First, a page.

THE COURT: I'm going to grant - - I'm going to grant the state's request that they in this part of the case which is going through continuing the [voir dire] process, I want to make sure that there is absolutely nothing that can be considered by the people who are here and the people who are coming back at 1:00 that there are any, any possible issue that can be raised with that.
I also take into account that for whatever reason, one of the prospective jurors yesterday thought, brought to my attention that the process was intimidating. I don't know if it was intimidating for - - again I don't want to speculate, but perhaps it could even be because individuals in the courtroom - - I'll just put it that way and whatever - - it's amazing what people observe that we don't necessarily know. During this part, I'm making sure that we do everything right, and I think it's not going to be taking anything away from [appellant's] defense that his family members not take part in this phase of the trial.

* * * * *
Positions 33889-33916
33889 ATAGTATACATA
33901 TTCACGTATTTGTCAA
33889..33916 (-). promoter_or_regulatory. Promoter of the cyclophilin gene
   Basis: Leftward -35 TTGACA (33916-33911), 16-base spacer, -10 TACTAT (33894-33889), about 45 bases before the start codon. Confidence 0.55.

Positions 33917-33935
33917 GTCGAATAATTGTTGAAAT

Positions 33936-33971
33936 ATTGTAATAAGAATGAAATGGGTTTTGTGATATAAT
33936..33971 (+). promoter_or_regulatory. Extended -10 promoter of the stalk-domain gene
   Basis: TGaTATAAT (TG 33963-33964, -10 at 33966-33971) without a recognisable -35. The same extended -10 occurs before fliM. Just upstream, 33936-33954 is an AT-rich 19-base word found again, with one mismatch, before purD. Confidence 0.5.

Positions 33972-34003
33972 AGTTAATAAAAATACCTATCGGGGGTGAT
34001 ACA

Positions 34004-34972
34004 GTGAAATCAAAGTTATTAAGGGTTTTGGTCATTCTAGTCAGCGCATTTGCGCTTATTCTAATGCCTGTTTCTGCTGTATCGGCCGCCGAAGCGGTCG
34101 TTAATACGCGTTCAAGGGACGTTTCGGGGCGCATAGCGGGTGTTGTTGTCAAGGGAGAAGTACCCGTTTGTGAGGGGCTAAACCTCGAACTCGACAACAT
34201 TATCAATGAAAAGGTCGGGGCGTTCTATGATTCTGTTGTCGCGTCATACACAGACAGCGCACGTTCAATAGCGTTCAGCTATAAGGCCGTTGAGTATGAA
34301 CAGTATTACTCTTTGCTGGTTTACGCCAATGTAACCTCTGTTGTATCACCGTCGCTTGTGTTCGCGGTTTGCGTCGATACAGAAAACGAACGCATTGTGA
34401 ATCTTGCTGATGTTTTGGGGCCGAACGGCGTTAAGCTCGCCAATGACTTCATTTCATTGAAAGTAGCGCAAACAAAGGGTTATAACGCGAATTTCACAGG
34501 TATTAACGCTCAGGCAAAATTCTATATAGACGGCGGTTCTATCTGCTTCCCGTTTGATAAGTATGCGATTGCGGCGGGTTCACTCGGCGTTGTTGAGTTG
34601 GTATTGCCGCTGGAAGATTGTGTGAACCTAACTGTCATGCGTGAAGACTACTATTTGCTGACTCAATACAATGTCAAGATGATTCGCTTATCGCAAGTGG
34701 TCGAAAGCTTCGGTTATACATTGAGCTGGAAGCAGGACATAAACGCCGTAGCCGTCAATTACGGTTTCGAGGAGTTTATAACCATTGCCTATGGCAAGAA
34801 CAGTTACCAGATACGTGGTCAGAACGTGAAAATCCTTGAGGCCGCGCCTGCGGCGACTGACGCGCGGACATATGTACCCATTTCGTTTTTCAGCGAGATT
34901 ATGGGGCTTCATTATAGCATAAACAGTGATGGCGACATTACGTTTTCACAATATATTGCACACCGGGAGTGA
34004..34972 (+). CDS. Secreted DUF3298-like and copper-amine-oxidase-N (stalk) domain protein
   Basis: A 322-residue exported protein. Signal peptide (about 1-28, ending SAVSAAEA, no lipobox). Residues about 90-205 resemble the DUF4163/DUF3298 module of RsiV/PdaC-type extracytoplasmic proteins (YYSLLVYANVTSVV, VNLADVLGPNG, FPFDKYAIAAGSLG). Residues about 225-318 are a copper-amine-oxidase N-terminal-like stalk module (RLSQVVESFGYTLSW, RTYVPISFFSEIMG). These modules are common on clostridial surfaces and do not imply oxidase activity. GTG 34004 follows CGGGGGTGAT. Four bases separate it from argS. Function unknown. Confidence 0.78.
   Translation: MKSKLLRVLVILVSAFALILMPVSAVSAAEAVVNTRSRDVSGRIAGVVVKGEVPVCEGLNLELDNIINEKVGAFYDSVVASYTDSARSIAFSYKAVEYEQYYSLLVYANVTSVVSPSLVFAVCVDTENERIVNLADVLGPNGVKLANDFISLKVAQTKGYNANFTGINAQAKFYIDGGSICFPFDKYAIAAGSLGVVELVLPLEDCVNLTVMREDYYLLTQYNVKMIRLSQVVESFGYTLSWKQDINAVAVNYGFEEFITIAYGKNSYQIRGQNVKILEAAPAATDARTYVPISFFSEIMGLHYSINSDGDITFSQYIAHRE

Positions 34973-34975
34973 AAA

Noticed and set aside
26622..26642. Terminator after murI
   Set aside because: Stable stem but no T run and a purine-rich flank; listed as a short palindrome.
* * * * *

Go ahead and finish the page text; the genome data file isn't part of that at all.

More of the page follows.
[DEFENSE COUNSEL 1]: [Appellant] notes an objection.
THE COURT: It's noted and your record is made.

(Emphasis added).

         The circuit court continued the voir dire until breaking for lunch at 11:48 a.m. At 1:27 p.m., the court reconvened, and the clerk conducted a roll call of all the jurors. At the conclusion of the voir dire but before beginning the process of selecting the jury, the court allowed both parties to make any objections for the record. Defense counsel objected to the court's ruling that excluded appellant's family members from the courtroom:

[DEFENSE COUNSEL 1]: So and then [appellant] would also just readopt his argument about the exclusion of his family during the jury selection process arguing that there's not a substantial basis for the [c]ourt to make a finding that they should be excluded and that [appellant] had an objection based upon that just adopting what we had previously discussed. Court's indulgence. That's all, Judge.